How to Control Wild Parsnip

How can a plant that’s an old-time vegetable-garden root crop also be one of the eastern United States’ most threatening weeds?

The parsnip is a plant with just such a dual identity.

British settlers brought this carrot-family Eurasian native to America in colonial times, where it was a dinner-table regular before the potato came along. But parsnip seeds spread into the wild, where the cultivated version reverted into a wild form whose stems and leaves developed an ability to cause skin rashes even worse than those of poison ivy.

You might say it’s a story of a good vegetable gone bad.

While cultivated parsnips are still grown for their sweet and crunchy taproots, the wild form has become a widespread summer weed throughout the Northeast and mid-Atlantic states.

A bigger threat than the invasive aspect is when the sap from broken wild parsnip leaves or stems comes into contact with human skin.

The plant’s above-ground parts contain natural chemicals known as furanocoumarins that interfere with skin’s ability to shield UV radiation. Within 24 hours after contact with the sap from parsnip stems or leaves, that sap plus sunlight exposure can lead to painful rashes and blistering that can rival a second-degree burn. The severity of the rash depends on the extent of the exposure. In mild case, the skin reddens and feels sunburned. In more severe cases, after the initial burn, blisters develop which can be painful for days. The affected skin also becomes discolored. The full effect of the rash typically peaks 48 to 72 hours after exposure, but skin discoloration can last for years. 

Like poison ivy, this is a plant you don’t want to pull or touch with bare hands. If you are exposed to the sap of wild parsnip, wash the contaminated areas thoroughly as soon as possible.


Wild parsnips young plant. Inaturalist

Wild parsnips young plant. Inaturalist

Getting to know wild parsnip

Wild parsnip (Pastinaca sativa) are most recognized by their flat-topped, umbrella-like, yellow flower clusters that bloom atop three- to five-foot-tall plants from late spring through summer. Plants don’t all bloom at the same time, which accounts for that fairly long bloom window.

Wild parsnips are biennials. They sprout from seed in spring (sometimes the fall before) and grow a carrot-like taproot in the first season along with a short rosette of celery-like green leaves.

In the second season, plants grow much taller and push out those plentiful yellow flower clusters. The flowers produce mature seeds by mid-summer. Those drop over the following weeks to set the stage for future seedlings.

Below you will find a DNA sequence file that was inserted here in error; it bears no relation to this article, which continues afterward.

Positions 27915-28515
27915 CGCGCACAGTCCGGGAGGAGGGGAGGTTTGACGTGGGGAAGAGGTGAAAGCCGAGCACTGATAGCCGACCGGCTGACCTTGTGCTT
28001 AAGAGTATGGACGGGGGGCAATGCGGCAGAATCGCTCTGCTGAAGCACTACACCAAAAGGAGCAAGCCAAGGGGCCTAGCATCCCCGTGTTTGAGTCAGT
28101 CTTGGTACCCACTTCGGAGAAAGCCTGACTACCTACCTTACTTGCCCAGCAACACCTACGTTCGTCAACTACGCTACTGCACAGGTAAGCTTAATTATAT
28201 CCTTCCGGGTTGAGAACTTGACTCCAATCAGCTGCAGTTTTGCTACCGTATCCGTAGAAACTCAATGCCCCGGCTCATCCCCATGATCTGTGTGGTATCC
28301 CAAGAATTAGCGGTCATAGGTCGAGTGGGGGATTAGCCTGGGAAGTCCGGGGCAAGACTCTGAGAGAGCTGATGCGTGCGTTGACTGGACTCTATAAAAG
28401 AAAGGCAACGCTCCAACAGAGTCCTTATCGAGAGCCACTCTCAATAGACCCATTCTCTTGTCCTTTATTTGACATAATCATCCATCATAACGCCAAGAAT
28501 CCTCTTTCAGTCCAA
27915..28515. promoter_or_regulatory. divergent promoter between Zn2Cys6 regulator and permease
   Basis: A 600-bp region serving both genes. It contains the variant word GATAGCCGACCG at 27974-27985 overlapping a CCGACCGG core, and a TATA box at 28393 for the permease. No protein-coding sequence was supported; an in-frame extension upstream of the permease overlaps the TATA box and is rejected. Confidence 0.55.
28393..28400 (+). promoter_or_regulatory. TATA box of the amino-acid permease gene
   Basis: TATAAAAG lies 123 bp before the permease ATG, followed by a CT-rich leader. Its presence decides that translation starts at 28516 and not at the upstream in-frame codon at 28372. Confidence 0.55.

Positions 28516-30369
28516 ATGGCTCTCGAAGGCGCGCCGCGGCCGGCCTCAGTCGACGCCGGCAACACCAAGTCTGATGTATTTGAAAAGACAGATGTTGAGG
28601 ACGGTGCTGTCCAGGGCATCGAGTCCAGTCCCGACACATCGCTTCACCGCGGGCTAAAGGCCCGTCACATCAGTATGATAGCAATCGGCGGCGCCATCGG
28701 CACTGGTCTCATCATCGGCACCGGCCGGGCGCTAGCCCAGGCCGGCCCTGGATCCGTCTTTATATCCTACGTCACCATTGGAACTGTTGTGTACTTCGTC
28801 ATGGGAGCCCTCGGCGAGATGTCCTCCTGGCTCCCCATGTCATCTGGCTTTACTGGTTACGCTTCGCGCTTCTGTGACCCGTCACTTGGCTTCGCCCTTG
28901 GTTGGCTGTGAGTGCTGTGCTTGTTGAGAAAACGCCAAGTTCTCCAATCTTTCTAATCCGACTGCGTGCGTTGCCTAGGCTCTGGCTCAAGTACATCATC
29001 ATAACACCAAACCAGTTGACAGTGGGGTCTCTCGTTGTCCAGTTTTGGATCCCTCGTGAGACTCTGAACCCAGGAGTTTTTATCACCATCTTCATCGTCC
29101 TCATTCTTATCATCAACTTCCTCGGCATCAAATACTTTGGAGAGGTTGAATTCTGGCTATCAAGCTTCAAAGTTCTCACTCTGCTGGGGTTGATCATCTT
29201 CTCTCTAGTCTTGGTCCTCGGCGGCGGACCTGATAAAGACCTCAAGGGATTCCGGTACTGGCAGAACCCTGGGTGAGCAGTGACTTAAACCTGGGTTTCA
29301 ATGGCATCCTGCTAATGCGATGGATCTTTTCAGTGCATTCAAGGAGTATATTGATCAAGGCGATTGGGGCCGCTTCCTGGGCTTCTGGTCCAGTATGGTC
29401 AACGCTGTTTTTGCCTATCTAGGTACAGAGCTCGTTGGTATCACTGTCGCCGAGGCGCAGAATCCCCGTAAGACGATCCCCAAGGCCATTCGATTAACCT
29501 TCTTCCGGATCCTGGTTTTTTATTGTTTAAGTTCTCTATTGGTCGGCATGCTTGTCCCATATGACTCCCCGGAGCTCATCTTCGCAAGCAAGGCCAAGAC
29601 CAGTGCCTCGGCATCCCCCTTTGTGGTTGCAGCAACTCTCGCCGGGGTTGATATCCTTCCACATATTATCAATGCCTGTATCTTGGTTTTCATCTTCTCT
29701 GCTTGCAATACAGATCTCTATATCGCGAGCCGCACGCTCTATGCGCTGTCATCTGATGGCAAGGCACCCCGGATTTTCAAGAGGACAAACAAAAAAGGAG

Second-year wild parsnip plants have fern-like, sharply toothed leaves similar to two other troublesome tall weeds – the equally skin-blistering giant hogweed, and poison hemlock (toxic if ingested). Those both have white flowers, however.

Wild parsnips usually grow in dry, open sites, such as unmaintained fields and meadows. They’re particularly fond of limestone soil.

Wild parsnip with yellow flowers.  iNaturalist

Wild parsnip's yellow flower clusters help to distinguish it from related look-alikes including Queen Anne's lace and native cow parsnip. iNaturalist

Solving a wild-parsnip problem

One saving grace in battling this weed is that wild parsnip plants are vulnerable to a variety of non-selective and selective herbicides. Even most of the common broadleaf weed controls used to kill lawn weeds are effective in killing wild parsnip plants, such as triclopyr, metsulfuron, and blends of 2,4-D, mecoprop, and dichlorprop, according to Ohio State Extension.

Early-fall sprays are especially effective on first-year plants, and early-spring sprays are best for second-year plants, although applications can be made anytime the foliage is green and growing.

If you’d rather dig or hoe than spray, wear protective clothing and avoid touching cut plants.

If you must remove dead plants, be aware it’s possible for sap to absorb its way through fabric. Use rubber gloves instead of cloth ones. And remember that the rash-causing chemicals can remain active even after the plant is dead.

Avoid whacking wild parsnip plants with string trimmers because that can sling sap into the air. And if you mow a patch of them, use a mulching mower or similar equipment that drops the foliage in a controlled way vs. shooting it out.

As with all biennials, the key to breaking the cycle is eliminating plants before they have a chance to produce mature seed in year two. If you take action after a plant is already dropping seeds, it’s won that year’s battle of survival.

Preventing future trouble

In garden beds, the best defense is to maintain a two- to three-inch layer of mulch over the ground. That layer discourages the sprouting of wild parsnips as well as most other weeds.

Wild parsnips usually aren’t a problem in lawns because the frequent mowing never gives plants a chance to flower and seed. Second-year plants usually die even if they haven’t produced seed.

In the long run, policing the yard to prevent new wild parsnip plants from maturing will eventually control an outbreak. Since wild parsnip seeds generally live about four years, good maintenance should dry up the “seed bank” within that time frame.

To control seeds blowing in from nearby untended fields, a spot-spray of herbicide on first-year plants will keep a lid on any comebacks. Or just dig those first-year little rosettes – with rubber gloves in place, of course.

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